Memo From Mac

 

                                                                   

The Burlington Hawk-Eye
The Hawk Eye
Burlington, Iowa


Fear of Flying 
May 15, 1968

I wrote a column the other day about learning to fly and the obvious question from many of my friends was: Why?

I could give the cryptic answer of the guy who climbed Everest because it was there!

But in my case, it was a little different. I am flying because I'm scared to fly. Or, at least, I used to be.

It bugged me for years this problem of being all tense and nervous every time I went up in a plane. My job required me going up in planes more and more often. I've flown coast-to-coast, twice to Europe, once to Africa and back, many times to Washington. And I never really relaxed and enjoyed it until I started learning to fly myself.

Some say ignorance is bliss. But it is the opposite in flying. Once you get rid of your ignorance and learn how the darn thing really works, then you can get rid of your nervousness and really have bliss.

I had the worst indoctrination to flying anyone could imagine. I was a 19-year-old farm boy who had never been higher than the top of a silo when I joined the Marine Corps in 1942. Then, to avoid mess duty, I volunteered for the parachute troops. It also paid $50 a month more which, in those WPA days, the family needed.

They took us up in a rattling old DC5, on what they laughingly called an "indoctrination flight." It was my very first time in the air. I was amazed to find we were off the ground. We all sat on the hard, corrugated floor. As the plane circled our landing field at 1,000 feet, the sergeant called us up to the open door, one at a time, grabbed us by the collar, hung us out over 1,000 feet of space and said: "There, you SOB, there is where you are going to be jumping." It was a great indoctrination.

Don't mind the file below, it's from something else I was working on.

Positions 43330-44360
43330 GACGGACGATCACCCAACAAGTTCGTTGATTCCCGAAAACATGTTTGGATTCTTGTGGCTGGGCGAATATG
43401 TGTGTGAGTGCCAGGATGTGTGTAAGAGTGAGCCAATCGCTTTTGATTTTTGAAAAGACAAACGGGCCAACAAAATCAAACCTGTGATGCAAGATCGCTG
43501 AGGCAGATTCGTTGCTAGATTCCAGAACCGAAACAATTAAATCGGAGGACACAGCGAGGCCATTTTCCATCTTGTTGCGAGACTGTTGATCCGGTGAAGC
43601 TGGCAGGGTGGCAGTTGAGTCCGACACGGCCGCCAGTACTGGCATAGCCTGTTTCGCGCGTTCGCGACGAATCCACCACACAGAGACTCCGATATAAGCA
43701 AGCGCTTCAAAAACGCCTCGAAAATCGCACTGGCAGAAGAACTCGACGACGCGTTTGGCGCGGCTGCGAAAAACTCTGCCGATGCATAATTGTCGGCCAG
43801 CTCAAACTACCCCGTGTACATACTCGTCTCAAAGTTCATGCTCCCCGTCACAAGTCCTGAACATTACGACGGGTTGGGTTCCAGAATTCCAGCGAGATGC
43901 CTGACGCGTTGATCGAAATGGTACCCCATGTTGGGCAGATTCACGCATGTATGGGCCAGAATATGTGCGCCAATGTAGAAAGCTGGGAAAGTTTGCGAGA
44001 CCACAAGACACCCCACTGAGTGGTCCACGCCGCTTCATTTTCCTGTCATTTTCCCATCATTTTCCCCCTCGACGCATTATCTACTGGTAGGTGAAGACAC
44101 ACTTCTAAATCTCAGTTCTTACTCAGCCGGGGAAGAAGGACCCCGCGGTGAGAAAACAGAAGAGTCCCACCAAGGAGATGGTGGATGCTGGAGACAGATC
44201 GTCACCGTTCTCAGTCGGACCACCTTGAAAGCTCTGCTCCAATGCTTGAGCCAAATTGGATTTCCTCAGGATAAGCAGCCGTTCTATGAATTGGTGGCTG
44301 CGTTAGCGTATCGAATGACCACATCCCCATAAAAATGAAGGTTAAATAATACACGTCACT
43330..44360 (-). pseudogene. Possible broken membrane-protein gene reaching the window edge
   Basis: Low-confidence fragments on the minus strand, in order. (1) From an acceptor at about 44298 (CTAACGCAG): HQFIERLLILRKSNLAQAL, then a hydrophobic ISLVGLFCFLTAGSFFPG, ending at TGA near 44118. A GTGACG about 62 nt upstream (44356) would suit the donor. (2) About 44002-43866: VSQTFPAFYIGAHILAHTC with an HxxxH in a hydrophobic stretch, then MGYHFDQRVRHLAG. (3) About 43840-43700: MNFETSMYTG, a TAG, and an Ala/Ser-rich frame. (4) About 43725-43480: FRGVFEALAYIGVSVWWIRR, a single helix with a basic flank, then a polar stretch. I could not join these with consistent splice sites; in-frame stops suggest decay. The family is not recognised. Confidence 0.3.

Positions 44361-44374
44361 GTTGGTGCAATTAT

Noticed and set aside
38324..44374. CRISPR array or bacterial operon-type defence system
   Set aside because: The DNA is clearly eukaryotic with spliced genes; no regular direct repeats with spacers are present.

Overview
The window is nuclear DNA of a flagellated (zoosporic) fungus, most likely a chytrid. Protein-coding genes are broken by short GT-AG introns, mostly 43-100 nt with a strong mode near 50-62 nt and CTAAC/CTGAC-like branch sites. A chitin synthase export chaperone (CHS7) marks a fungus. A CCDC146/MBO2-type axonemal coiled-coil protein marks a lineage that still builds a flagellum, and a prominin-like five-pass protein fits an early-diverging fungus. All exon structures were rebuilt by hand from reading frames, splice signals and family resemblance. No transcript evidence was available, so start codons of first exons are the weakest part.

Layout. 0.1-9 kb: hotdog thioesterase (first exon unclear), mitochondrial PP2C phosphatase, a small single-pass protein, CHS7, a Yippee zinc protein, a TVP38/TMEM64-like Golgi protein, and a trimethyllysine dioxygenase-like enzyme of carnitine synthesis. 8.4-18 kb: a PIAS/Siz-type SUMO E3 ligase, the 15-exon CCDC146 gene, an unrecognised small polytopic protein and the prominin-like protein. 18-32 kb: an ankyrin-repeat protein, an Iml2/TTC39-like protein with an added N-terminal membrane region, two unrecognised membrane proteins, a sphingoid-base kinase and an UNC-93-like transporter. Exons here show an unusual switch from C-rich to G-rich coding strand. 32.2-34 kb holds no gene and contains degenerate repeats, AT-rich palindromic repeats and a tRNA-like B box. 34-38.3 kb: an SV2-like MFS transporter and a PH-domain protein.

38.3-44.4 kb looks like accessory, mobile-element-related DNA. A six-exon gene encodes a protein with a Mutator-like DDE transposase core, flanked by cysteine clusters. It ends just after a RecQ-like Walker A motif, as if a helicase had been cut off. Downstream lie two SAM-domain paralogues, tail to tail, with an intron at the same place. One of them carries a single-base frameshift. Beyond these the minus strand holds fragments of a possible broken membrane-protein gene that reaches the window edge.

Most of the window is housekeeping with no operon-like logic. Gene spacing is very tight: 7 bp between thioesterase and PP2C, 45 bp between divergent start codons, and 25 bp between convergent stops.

I made my jumps and became a paratrooper and went overseas where planes were so short that we used to lay in them on the top of oil barrels and toilet paper cartons and crawl on our hands and knees to the door to jump.

When it all ended for me, they flew me from Saipan to Honolulu 4,000 miles in 22 hours in a C54, strapped in a stretcher on the wall of the plane, with a 60-pound plaster cast on my arm, assuring that I would be the first to sink if the plane went down.

I laid there all day and night, watching the flame from the exhaust and listing every time they changed the pitch on the propellers or adjusted the throttle, and expecting any moment to be plunged to my death in the Pacific.

Obviously, I survived.

But that didn't help one bit when I got back in civilian life and in the newspaper business and discovered it involved a great deal of flying.

I despaired every time I had to take an old Constellation to Washington or New York or Chicago. And then the first time I took a jet which was from New York to Amsterdam I kept looking around for someone to give me Extreme Unction.

Of course, obviously I survived all this. But I never thought I would. I got panicky every time they let the flaps down.

Finally, I decided this had gone too far. I realized I was as old fashioned in the air age as my 74-year-old mother who has never learned to drive a car. I decided to get with it.

The amazing thing which has happened, even before I have my license and I am a full-fledged pilot, is that I am not perfectly at ease in any airplane whether it is a small plane charter flight out of Burlington, an Ozark flight to Chicago, or a jet flight to Los Angeles. The thing is that I've learned a little bit about how these planes operate, and I quit worrying.

Actually, I was persuaded to learn to fly by two local ancient pelicans Bert Thomson and Burt Prugh. In the course of my business, I've flown considerably with both of them. I finally decided that if two old, gray codgers like that could do it, I could do it. And doggone it, I was right. So there, Mr. Piper, with all your advertising, you see what really gets you your business.

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